Thursday, June 11, 2009

Congress Introduces IP Protections for Foreign Climate Change Agreements

Lat night the House voted overwhelmingly to establish new U.S. policy that will oppose any global climate change treaty that weakens the IP rights of American "green technology." The measure is part of the Foreign Relations Authorization Act (H.R.2410) and reads, in part, as follows:


(a) Resources To Protect Intellectual Property Rights- The Secretary of State shall ensure that the protection in foreign countries of the intellectual property rights of
United States persons in other countries is a significant component of United States foreign policy in general and in relations with individual countries. The Secretary of State, in consultation with the Director General of the United States and Foreign Commercial Service and other agencies as appropriate, shall ensure that adequate resources are available at diplomatic missions in any country that is identified under section 182(a)(1) of the Trade Act of 1974 (19 U.S.C. 2242(a)(1)) to ensure--

(1) support for enforcement action against violations of the intellectual property rights of United States persons in such country; and

(2) cooperation with the host government to reform its applicable laws, regulations, practices, and agencies to enable that government to fulfill its international and bilateral obligations with respect to intellectual property rights.

The vote comes in anticipation of the upcoming negotiations in December as part of the U.N. Framework Convention on Climate Change.

Previously, there was sufficient chatter (link) in international circles on compulsory licenses, IP seizures and the outright abolition of patents on low-carbon technology, that Congress felt it necessary to clarify the US's IP position up front. Interestingly, Steven Chu, the US Energy Secretary was quoted by the NYT in March (link) saying the following:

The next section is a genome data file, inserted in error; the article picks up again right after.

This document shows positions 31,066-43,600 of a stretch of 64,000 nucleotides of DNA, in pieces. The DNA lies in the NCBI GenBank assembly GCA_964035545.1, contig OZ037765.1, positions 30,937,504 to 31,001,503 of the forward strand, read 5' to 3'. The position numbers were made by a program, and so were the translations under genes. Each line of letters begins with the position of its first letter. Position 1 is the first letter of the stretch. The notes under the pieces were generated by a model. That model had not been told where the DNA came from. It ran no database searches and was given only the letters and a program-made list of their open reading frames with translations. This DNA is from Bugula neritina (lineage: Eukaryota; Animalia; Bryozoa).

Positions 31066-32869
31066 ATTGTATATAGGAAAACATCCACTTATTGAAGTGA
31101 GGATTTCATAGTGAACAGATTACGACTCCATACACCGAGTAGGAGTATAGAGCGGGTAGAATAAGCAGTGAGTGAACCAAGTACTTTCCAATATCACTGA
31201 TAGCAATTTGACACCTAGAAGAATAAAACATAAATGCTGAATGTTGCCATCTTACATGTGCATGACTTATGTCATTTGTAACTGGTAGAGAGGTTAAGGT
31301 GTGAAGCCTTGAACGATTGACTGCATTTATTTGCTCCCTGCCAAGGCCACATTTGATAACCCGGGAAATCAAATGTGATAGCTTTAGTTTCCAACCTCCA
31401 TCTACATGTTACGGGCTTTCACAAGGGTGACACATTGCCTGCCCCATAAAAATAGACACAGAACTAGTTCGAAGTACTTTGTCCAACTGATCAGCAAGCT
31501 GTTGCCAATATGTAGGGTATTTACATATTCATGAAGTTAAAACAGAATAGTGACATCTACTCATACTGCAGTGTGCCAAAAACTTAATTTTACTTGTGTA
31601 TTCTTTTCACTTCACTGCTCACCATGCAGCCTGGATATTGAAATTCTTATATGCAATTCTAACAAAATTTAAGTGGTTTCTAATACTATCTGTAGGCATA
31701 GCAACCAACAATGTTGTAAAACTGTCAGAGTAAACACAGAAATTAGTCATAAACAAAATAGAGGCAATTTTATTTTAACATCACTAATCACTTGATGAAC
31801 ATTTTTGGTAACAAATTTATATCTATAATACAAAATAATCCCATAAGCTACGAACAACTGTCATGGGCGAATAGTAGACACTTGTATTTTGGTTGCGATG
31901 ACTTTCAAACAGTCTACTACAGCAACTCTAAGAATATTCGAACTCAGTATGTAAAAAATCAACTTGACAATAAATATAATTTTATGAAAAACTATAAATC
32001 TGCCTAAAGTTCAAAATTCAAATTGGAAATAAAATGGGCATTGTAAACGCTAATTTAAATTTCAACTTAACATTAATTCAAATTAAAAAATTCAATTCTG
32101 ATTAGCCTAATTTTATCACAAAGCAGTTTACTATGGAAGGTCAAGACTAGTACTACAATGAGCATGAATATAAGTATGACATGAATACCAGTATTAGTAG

If countries actively helped each other, they would also reap the home benefits of using less energy. So any area like that I think is where we should work very hard in a very collaborative way — by very collaborative I mean
share all intellectual property as much as possible
. And in my meetings
with my counterparts in other countries, when we talk about this they say, yes,
we really should do this.

Of course, subsequent clarifications indicated that the statement was not to be taken literally, but it nevertheless made the industry uncomfortable.

To read the Foreign Relations Authorization Act, click here (link)

See also National Journal Online, "Foreign Affairs Bill Passes With IP Text" (link)

NJO, "Groups Back Stronger 'Green' IP Rights" (link)

Seja o primeiro a comentar

Powered By Blogger


This Blog/Web Site ("Blog") is for educational purposes only and is not legal advice. Use of the Blog does not create any attorney-client relationship between you and Peter Zura or his firm. Persons requiring legal advice should contact a licensed attorney in your state. Any comment posted on the Blog can be read by any Blog visitor; do not post confidential or sensitive information. Any links from another site to the Blog are beyond the control of Peter Zura and does not convey his, or his past or present employer(s) approval, support, endorsement or any relationship to any site or organization.

The 271 Patent Blog © 2008. Template by Dicas Blogger.